On the use of the term war criminal, Ní Riada says that while it is a general accusation against the former House Speaker, US support for Israel in its ongoing war on Gaza is of particular relevance. 

“The US is an Imperial country. It’s very difficult to not be a more war monger and to be speaker of the house,”  she said. 

“But in particular, what we were protesting, and what I was referring to, is her actions over Palestine.”

Ní Riada pointed to comments Pelosi made in 2021 about US support for Israel, when she said, “For many of us, it’s in our DNA”. 

While the Biden administration has not changed its policy of supporting Israel’s war, Pelosi has recently joined fellow senior Democrat Chuck Schumer in calling for Israeli Prime Minister Benjamin Netanyahu to resign. 

Asked if the university’s management had been in touch about the incident, Ní Riada said there had been none and that she would be making a formal complaint.

UCD was asked for comment but did not respond.  

Pelosi was again met with protests against her presence at a university on Thursday evening, while taking part in a debate at the Oxford Union. 

Building a movement 

This wasn’t the first pro-Palestine event at UCD since the conflict began in October. 

There have been a number of protests and speeches on campus and Ní Riada says a group of students briefly occupied the Tierney building, which houses much of the administrative offices at UCD. 

“So we’ve kind of been building a movement and the UCD BDS group was also formed in November. So this was all kind of co-planned between the Students Union and the UCD BDS group,” says Ní Riada. 

“Back in October, we asked for the university president to call for a ceasefire and we also asked for them to outline the links they had with Israeli institutions.

“At that time, the president said that they had no links with Israeli institutions. But then later The University Observer, which is one of the student papers on campus, they researched it and found that they actually had links to 12 institutions.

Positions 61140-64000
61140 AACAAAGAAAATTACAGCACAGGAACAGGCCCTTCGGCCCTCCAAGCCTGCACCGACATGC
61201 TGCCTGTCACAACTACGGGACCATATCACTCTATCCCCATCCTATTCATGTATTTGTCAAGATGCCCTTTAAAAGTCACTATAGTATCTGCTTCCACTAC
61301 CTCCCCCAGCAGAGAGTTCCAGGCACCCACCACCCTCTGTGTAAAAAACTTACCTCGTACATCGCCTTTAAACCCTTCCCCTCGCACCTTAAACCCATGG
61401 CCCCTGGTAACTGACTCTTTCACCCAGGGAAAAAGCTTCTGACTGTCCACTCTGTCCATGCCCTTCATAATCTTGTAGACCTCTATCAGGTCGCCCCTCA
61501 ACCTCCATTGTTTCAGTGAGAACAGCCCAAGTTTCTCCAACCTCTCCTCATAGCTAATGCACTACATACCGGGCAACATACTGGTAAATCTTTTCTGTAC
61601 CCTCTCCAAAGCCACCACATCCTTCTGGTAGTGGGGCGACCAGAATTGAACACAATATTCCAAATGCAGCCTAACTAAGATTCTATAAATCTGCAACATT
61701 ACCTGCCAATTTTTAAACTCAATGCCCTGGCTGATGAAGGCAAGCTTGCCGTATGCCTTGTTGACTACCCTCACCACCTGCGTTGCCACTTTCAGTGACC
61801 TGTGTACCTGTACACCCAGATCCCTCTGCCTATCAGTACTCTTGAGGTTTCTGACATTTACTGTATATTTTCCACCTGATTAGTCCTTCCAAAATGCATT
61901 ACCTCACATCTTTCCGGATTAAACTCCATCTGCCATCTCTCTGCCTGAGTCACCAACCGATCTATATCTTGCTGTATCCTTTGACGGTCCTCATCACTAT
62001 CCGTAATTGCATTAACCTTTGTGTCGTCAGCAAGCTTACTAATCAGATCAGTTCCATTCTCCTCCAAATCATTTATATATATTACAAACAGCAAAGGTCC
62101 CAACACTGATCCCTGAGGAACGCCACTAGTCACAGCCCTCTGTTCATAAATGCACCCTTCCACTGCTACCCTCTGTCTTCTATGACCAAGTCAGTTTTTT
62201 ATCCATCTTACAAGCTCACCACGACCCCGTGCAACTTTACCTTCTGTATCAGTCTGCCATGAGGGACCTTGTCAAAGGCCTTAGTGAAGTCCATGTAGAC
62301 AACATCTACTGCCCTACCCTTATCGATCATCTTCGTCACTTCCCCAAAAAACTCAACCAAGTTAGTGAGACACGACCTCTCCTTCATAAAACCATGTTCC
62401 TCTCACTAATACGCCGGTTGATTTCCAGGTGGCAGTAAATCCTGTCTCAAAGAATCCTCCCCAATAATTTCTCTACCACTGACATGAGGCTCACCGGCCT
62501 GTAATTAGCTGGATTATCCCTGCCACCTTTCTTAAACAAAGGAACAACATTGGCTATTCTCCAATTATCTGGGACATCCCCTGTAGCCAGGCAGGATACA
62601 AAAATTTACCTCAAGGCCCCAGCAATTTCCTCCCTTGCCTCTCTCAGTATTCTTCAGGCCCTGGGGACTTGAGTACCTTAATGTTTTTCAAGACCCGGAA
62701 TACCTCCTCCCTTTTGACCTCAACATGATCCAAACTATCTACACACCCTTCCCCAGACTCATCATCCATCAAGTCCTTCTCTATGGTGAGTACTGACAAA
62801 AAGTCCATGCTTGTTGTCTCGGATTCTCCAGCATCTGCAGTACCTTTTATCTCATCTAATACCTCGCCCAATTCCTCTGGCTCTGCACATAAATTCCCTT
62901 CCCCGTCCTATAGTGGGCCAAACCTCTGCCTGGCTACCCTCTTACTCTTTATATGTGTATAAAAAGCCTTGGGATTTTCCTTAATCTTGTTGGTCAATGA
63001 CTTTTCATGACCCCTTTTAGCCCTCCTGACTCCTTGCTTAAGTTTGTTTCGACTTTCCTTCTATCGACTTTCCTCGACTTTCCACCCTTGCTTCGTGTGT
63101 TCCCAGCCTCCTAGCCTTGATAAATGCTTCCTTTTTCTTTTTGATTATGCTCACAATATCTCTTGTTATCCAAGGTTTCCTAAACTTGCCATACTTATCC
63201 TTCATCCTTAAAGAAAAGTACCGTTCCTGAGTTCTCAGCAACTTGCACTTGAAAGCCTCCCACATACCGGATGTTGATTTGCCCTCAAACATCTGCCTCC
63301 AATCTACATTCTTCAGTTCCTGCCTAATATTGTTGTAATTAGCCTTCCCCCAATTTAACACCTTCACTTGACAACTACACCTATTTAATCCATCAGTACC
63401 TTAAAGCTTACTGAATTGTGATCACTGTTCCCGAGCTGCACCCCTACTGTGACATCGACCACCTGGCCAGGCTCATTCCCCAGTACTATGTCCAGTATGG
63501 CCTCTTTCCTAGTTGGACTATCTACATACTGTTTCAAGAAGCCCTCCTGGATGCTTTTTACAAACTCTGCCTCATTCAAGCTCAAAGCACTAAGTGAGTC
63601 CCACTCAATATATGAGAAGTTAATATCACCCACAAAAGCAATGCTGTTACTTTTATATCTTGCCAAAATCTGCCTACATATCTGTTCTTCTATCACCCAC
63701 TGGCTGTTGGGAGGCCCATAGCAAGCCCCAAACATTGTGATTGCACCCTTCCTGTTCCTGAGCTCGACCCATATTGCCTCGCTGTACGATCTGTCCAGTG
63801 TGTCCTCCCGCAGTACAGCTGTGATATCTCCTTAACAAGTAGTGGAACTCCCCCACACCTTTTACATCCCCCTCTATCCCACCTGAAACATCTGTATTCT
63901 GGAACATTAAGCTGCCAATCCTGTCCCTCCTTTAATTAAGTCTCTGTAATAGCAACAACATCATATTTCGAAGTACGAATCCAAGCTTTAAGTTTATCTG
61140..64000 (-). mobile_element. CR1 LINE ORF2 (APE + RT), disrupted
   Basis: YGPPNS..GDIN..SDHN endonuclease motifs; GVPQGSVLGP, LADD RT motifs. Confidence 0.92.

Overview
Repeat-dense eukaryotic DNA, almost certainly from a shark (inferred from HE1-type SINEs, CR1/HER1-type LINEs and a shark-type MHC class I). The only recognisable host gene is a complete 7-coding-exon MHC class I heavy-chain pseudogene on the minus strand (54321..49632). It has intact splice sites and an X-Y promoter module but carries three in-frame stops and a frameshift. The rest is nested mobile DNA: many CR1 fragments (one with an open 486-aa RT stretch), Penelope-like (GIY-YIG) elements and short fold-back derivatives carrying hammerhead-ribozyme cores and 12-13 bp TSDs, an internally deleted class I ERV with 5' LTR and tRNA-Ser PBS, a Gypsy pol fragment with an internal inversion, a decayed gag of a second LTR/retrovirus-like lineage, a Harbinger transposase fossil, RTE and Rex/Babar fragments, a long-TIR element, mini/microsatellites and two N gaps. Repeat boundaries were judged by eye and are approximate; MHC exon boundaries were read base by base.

“So then they retracted that statement, and we updated our calls then for them to call for a ceasefire and also to cut ties with Israeli institutions.”

The president of UCD, Orla Feely, sent an email to all staff and students in November outlining her position, writing:

“Were it to be our practice to take an institutional position on geopolitical matters, we would be inhibiting the freedom of members of our community to express their individual positions and suppressing our ability to sustain and respect a diversity of views.” 

This was because “she doesn’t want to take sides essentially”, according to Ní Riada. 

“However, we argued a ceasefire isn’t ceasefire is a ceasefire, it’s not taking sides. It’s kind of the bare minimum.”

Comparisons were immediately drawn by students with the position UCD took on the full-scale Russian invasion of Ukraine in February 2022.

When the war in Ukraine began, students were informed that the university would be making a €5,000 donation to the Red Cross to help Ukrainians, as well as hosting coffee mornings to raise more funds. 

The university’s statement read: “UCD deplores and condemns the actions of Russia in invading and attacking Ukraine. This act of military aggression is a violation of international law and is completely unjustified.” 

The students acknowledge that Feely was not president in 2022 but still see it as a contradictory position on the part of the college as a whole. 

“I personally don’t think that makes a difference,” says Ní Riada. She pointed out that funds are still being raised at UCD events for people suffering in Ukraine but that no such events have been organised to support people in Palestine. 

“There’s been no fundraising or recognition of any sort from the University in regards to Palestine or Israel” apart from Feely’s email, she says. 

“We’ve done some fundraisers for different things, but there’s nothing from the university side.”

Readers like you are keeping these stories free for everyone...
A mix of advertising and supporting contributions helps keep paywalls away from valuable information like this article. Over 5,000 readers like you have already stepped up and support us with a monthly payment or a once-off donation.